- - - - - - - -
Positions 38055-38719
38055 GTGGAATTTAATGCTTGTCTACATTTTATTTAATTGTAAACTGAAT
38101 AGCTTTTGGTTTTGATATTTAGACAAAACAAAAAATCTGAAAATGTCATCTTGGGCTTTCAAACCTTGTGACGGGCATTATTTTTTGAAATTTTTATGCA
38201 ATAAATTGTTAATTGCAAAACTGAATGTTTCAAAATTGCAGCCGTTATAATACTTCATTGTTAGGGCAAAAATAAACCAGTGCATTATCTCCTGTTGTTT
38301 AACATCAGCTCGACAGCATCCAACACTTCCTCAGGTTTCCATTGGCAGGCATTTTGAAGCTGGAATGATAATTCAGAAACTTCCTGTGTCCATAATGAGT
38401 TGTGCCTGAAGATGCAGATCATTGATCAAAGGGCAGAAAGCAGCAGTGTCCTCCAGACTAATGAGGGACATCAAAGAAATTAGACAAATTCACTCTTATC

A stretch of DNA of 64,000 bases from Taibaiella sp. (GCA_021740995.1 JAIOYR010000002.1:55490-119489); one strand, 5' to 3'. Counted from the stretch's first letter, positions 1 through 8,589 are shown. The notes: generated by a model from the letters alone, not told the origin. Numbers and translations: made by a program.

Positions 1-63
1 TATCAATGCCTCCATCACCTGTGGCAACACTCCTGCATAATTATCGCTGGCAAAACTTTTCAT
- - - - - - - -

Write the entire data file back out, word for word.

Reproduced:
Positions 38055-38719
38055 GTGGAATTTAATGCTTGTCTACATTTTATTTAATTGTAAACTGAAT
38101 AGCTTTTGGTTTTGATATTTAGACAAAACAAAAAATCTGAAAATGTCATCTTGGGCTTTCAAACCTTGTGACGGGCATTATTTTTTGAAATTTTTATGCA
38201 ATAAATTGTTAATTGCAAAACTGAATGTTTCAAAATTGCAGCCGTTATAATACTTCATTGTTAGGGCAAAAATAAACCAGTGCATTATCTCCTGTTGTTT
38301 AACATCAGCTCGACAGCATCCAACACTTCCTCAGGTTTCCATTGGCAGGCATTTTGAAGCTGGAATGATAATTCAGAAACTTCCTGTGTCCATAATGAGT
38401 TGTGCCTGAAGATGCAGATCATTGATCAAAGGGCAGAAAGCAGCAGTGTCCTCCAGACTAATGAGGGACATCAAAGAAATTAGACAAATTCACTCTTATC

A stretch of DNA of 64,000 bases from Taibaiella sp. (GCA_021740995.1 JAIOYR010000002.1:55490-119489); one strand, 5' to 3'. Counted from the stretch's first letter, positions 1 through 8,589 are shown. The notes: generated by a model from the letters alone, not told the origin. Numbers and translations: made by a program.

Positions 1-63
1 TATCAATGCCTCCATCACCTGTGGCAACACTCCTGCATAATTATCGCTGGCAAAACTTTTCAT